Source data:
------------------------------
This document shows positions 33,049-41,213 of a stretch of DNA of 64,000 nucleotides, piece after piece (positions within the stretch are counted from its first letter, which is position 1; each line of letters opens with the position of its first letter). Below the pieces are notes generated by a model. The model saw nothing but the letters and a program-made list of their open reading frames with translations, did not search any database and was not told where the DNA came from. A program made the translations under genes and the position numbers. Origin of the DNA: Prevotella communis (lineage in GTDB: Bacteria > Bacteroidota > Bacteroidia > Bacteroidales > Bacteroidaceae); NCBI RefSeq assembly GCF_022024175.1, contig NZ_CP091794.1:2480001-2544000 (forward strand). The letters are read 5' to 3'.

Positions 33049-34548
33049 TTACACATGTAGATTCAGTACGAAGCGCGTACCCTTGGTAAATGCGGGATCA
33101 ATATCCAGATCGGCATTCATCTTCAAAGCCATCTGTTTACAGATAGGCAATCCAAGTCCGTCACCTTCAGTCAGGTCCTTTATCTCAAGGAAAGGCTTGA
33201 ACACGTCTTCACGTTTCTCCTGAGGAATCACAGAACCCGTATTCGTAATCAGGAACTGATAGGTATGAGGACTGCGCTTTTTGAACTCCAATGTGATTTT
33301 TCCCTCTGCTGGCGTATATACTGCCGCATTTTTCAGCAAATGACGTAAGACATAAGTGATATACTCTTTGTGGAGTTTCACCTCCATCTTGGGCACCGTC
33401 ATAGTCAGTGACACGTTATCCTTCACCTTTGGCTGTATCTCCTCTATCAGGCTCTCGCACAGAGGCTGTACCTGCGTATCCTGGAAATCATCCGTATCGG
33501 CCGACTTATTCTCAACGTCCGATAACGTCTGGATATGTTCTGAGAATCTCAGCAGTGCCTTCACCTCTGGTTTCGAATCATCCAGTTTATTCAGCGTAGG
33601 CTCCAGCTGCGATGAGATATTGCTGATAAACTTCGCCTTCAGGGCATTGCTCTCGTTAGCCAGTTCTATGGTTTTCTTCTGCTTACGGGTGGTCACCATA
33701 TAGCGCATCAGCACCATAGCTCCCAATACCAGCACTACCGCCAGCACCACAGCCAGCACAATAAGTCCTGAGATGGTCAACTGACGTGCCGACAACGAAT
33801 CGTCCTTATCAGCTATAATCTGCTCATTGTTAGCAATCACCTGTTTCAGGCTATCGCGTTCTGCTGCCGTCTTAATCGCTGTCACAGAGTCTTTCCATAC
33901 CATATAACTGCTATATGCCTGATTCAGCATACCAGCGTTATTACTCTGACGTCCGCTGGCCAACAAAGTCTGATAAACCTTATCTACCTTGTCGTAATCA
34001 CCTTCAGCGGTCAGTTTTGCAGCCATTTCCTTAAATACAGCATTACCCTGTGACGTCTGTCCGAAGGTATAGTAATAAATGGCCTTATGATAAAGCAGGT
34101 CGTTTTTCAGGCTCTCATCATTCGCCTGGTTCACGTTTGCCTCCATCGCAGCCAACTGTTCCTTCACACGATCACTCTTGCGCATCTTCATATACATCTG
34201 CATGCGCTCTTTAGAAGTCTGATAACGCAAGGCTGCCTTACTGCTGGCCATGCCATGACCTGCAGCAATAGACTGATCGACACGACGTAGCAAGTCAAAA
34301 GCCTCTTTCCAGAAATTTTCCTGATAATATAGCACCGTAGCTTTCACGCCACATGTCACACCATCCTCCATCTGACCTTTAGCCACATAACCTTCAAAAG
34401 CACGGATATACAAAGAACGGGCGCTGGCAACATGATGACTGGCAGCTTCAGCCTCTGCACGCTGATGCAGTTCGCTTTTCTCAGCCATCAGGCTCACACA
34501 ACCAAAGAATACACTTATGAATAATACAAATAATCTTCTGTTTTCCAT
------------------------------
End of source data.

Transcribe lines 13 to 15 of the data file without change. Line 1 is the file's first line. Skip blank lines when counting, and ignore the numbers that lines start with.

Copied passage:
34001 CCTTCAGCGGTCAGTTTTGCAGCCATTTCCTTAAATACAGCATTACCCTGTGACGTCTGTCCGAAGGTATAGTAATAAATGGCCTTATGATAAAGCAGGT
34101 CGTTTTTCAGGCTCTCATCATTCGCCTGGTTCACGTTTGCCTCCATCGCAGCCAACTGTTCCTTCACACGATCACTCTTGCGCATCTTCATATACATCTG
34201 CATGCGCTCTTTAGAAGTCTGATAACGCAAGGCTGCCTTACTGCTGGCCATGCCATGACCTGCAGCAATAGACTGATCGACACGACGTAGCAAGTCAAAA